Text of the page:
|Jack the Ripper: A Suspect Guide|
|This text is from the E-book Jack the Ripper: A Suspect Guide by Christopher J. Morley (2005). Click here to return to the table of contents. The text is unedited, and any errors or omissions rest with the author. Our thanks go out to Christopher J. Morley for his permission to publish his E-book.|
Ostrog was named by Sir Melville Macnaghten in his memoranda as the third suspect, along with Druitt and Kosminski, as more likely to have been the Ripper than Thomas Cutbush. Macnaghten described Ostrog as, 'A Russian doctor, a homicidal maniac, who was said to be habitually cruel to women, this man was in the habit of carrying surgical knives and instruments in his pockets, and his whereabouts at the time of the Whitechapel murders could never be satisfactorily accounted for. He is still alive'.
Ostrog, who used several aliases throughout his life, including Claude Clayton, Dr Grant, Count Sobieski, Dr Barker and Bertrand Ashley to name but a few, was a habitual petty criminal and confidence trickster, who was constantly in and out of prison or on the run from the authorities. His crimes were fraud and theft, usually items such as library books or silverware from colleges.
His long criminal career started in 1863 when he was sentenced to ten months imprisonment for swindling hoteliers in Oxford. In July 1887 using the alias Dr Bonge, he was apprehended by the Cadets from Woolwich Barracks, after he was discovered attempting to steal a tankard. He told the court that he was on his way to play cricket, when a fit of sunstroke gave him an irresistible impulse to run a race, which he thought he was doing when the Cadets chased him. It was in court that he began to show signs of mental instability, and at one point picked up his coat as if to leave and declared he was off to France, if they did not mind, they did, and he was sentenced to six months.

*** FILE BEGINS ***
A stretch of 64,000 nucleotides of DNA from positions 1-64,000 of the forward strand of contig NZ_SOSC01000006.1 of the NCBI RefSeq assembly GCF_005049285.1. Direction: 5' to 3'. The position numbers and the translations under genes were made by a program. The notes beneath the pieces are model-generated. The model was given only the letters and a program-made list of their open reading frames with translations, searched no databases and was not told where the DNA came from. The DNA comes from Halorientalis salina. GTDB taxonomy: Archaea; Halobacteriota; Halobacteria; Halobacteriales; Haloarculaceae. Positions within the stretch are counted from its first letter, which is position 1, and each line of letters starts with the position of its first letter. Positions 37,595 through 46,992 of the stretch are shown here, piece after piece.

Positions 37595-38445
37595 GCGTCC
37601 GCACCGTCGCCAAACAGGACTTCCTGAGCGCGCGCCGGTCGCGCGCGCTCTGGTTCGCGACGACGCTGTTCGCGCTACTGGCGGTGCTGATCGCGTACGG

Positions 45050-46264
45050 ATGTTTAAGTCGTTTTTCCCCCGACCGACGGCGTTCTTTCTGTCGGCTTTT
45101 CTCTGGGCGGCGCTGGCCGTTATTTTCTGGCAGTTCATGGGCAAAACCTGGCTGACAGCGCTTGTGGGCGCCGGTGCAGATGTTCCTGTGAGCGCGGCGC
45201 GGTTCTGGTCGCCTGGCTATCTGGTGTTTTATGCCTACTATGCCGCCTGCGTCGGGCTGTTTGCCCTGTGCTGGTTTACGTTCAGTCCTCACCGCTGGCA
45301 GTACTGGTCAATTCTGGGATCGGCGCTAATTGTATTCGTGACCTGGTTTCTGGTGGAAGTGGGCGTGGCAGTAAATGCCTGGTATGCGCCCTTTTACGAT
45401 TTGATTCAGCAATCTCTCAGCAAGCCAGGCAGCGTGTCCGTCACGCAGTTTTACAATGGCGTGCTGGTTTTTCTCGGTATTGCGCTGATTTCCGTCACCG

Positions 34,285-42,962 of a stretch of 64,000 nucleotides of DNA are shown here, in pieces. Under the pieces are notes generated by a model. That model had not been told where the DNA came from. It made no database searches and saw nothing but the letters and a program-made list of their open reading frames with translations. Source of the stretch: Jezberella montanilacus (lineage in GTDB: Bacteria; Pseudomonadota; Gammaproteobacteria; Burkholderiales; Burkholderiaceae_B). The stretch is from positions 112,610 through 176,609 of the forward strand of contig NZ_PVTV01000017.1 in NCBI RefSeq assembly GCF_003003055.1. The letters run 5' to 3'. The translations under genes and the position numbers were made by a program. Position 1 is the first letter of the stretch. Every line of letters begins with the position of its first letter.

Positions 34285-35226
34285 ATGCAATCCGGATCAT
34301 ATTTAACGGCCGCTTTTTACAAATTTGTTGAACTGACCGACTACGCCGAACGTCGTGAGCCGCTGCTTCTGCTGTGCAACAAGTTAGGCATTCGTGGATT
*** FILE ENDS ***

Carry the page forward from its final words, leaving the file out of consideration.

Certified insane while in Wandsworth prison, he was sent to the Surrey pauper lunatic asylum on 30 September 1887, where he was described as 50 years of age, Jewish, a surgeon, married and suffering from mania. He was released on 10 March 1888 and continued his criminal career. He was arrested again in August 1900 for stealing a microscope, and was sentenced to five years imprisonment, giving his address as 29 Brooke Street, Holborn. He was released from Parkhurst prison on 17 September 1904, and the last we hear of him was entering the St Giles Christian Mission Holborn, there are no further records of him.
No records exist of his exact date of birth, but it has been estimated at about 1833, which would have made him at least 55 years of age at the time of the whitechapel murders or possibly even older. This would make him far older than any of the eyewitness sightings of a Ripper suspect, described as 28/35 years old. Ostrog was dark skinned with dark brown eyes, grey hair and was 5ft 11"tall, again this did not match any witness sightings who described the Ripper as a short stout man, a little taller than his victims. This description does not fit Ostrog, who would have been nearly a foot taller. No records have been found to verify Macnaghten's claims that Ostrog was a doctor, had medical training or carried surgical knives. Macnaghten's claim about Ostrog being habitually cruel to women remains unsupported. There is also no evidence throughout his long criminal career that Ostrog used violence on anyone, particularly women.
After the double murder of Stride and Eddowes, the police, having made inquires at the local lunatic asylums, would have noted that Ostrog had been certified insane, and had been released some six months previously, some attention was then attached to him. There is however some evidence that during the Whitechapel murders he was in prison in France. He was arrested on 26 July 1888 under the name Grand Guidon, an alias he had used in France before, and was held in custody until 18 November 1888 when he was sentenced to two years in prison.
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